Most of us on the spiritual path are familiar with the concept that our relationships act as a mirror of ourselves. We tend to project onto others what we can not accept as yet in ourselves. One of the benefits of being in a conscious relationship with another is helping each other retrieve these lost and rejected parts. This is difficult work, and while much of the time rewarding, it can also be incredibly frustrating and uncomfortable. Knowing that one purpose of relationship is to heal these wounded parts of ourselves can go a long way in making the process less confusing.
Many of my clients think that when they attract their ideal mate, they will also have a smooth time in relationship, because the mate is their Ideal. But, what I see happen more often is that once the initial bliss has passed, the couple jump (usually unconsciously) straight into deep healing work, called by most relationship experts the power struggle phase of relationship. And, unfortunately many of us can become stuck here.
What’s going on, and how do we stay conscious during this fragile time in the relationship? First, it’s important to realize that when we intentionally create a conscious relationship, which all my workshop participants do, we are inviting all things unconscious and destructive to arise into consciousness so we can make them constructive. And, anything that prevents us from having a good relationship at all will surface first.
A typical example that I’ve seen many times, including in my own relationships, is one in which one partner has abandonment or neediness issues. The person may even be aware of these abandonment issues, may have been in therapy for them, may have thought them through and know them backwards and forwards intellectually. But, what happens once they are in relationship with another is that the emotions arise as if they were new, and they find that the other person doesn’t respond in a way that can satisfy their neediness. The feelings of dependency and the need for reassurance increase to the point where no reassurance from the other is satisfying.
Interestingly, the type of person the needy partner attracts is usually one who is afraid of commitment. The commitment phobe will either attract a partner whose neediness will push the commitment phobe away, or attract a partner for which our commitment phobe feels no deep emotional connection. The commitment phobe may even understand all the reasons why he or she is afraid of marriage, but not realize why he (or she) can’t attract a suitable partner. The sure sign a commitment phobe (who actually craves connection) has met an ideal mate is that this person feels absolutely sure the ideal mate cannot be the ideal mate because the emotions are running so strong in the negative direction.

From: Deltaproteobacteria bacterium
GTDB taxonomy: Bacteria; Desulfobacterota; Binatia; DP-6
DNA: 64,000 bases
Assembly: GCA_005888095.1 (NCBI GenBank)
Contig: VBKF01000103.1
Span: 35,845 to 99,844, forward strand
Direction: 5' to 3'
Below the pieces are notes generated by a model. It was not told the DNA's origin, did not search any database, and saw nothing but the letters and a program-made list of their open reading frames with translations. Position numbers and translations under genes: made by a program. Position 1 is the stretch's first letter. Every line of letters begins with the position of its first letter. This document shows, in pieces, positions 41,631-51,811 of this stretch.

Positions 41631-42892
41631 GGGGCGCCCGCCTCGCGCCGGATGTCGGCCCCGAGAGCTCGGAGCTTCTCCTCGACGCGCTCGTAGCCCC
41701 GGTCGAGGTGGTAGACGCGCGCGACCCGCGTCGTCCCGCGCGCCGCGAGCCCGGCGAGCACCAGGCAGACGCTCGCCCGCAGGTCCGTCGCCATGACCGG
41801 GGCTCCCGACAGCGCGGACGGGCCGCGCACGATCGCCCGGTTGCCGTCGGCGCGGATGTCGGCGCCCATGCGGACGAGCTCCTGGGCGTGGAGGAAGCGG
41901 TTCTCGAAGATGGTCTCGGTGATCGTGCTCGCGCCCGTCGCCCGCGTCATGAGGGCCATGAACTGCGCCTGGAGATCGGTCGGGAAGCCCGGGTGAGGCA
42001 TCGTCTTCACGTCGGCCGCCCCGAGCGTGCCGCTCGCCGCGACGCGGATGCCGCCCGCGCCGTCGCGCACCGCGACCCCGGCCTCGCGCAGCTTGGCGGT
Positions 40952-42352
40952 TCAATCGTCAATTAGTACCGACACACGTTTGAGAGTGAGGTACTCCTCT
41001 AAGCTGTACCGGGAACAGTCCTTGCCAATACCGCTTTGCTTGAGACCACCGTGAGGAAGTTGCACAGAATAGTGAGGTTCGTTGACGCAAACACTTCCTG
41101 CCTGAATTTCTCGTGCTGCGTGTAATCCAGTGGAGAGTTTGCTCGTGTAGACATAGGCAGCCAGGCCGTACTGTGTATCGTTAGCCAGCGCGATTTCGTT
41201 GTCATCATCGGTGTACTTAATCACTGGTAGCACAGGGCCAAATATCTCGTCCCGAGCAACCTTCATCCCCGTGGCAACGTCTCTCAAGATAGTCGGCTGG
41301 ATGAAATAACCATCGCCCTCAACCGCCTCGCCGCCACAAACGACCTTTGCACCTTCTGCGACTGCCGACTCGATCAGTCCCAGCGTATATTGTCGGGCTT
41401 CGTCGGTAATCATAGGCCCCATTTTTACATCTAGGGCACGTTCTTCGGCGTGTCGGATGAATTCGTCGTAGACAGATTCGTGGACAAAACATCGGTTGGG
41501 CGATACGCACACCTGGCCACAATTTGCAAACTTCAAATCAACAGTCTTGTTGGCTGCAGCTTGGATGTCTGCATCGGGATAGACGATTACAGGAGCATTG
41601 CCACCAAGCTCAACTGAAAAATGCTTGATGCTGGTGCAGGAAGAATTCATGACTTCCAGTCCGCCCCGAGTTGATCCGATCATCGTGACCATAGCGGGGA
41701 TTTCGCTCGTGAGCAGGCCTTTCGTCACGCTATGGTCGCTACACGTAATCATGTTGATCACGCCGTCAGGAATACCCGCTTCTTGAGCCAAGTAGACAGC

So, how do two people with these issues actually succeed in having a relationship at all? The key is to be aware of your patterns in the first place, and to stay conscious when the emotional roller coaster arises and the feelings of neediness or feelings of trapped-ness arise. And to not act out of these feelings or blame these feelings on the other partner. (Remember, your feelings are your responsibility). Speaking from first hand experience, this is a horrible emotional state to be in and it is very easy and tempting to fall unconscious. However, once I had chosen to stay with myself, burning consciously in these very uncomfortable emotions a few times, I found I was much less likely to act on my old patternings. Eventually I was able to immediately recognize the pattern without being affected at all. Feeling the emotions without trying to get rid of them or make them better or even analyze them did everything to release them from my system.
It is also helpful to have at least one partner conscious. Several times in my own courtship with my husband and I had to remind him of his pattern. He was so unconscious at first, he didn’t believe his pattern was being triggered. Eventually he was able to catch himself at it, and we were able to laugh about it when it came up. Once my husband got a better grip on his own pattern, I was able to delve more deeply into my own without triggering his. By taking turns in this way we were able to help each other move all the emotional stuckness out. Finally both our patterns, which seemed designed to play off each other, became non issues. (There are, of course, other possible push/pull patterns besides abandonment/fear of commitment. Rebel/tyrant is another common one.)
If both partners become triggered by old patterns, it’s pretty likely that the old issues will be acted out instead of addressed and healed. If this happens, once the pattern has run itself out, it’s important to come back to center and recommit to staying conscious the next time. Unfortunately, when both partners are triggered into acting from their old woundings, damage can be done to the partnership. It takes a committed and aware couple to come back to center and try again. I also remind myself and my clients that even if they left this particular relationship, they will probably go through the same thing with the next partner—our souls want to heal that badly.
Conscious relationship can be difficult at first, but speaking from experience, once these old issues are brought up in the relationship and healed, happiness and harmony will soon follow. Do not be discouraged if you are in the midst of the power struggle. Let your relationship act as a mirror to see those parts of yourself you cannot see on your own quite clearly as yet. And, if you are in between relationships, take this time as an opportunity to get to know your patterns so you have an easier time with the next relationship. Your commitment to consciousness will see you in successful partnership soon.
Would you like to know more? See The New Couple by Taylor and McGee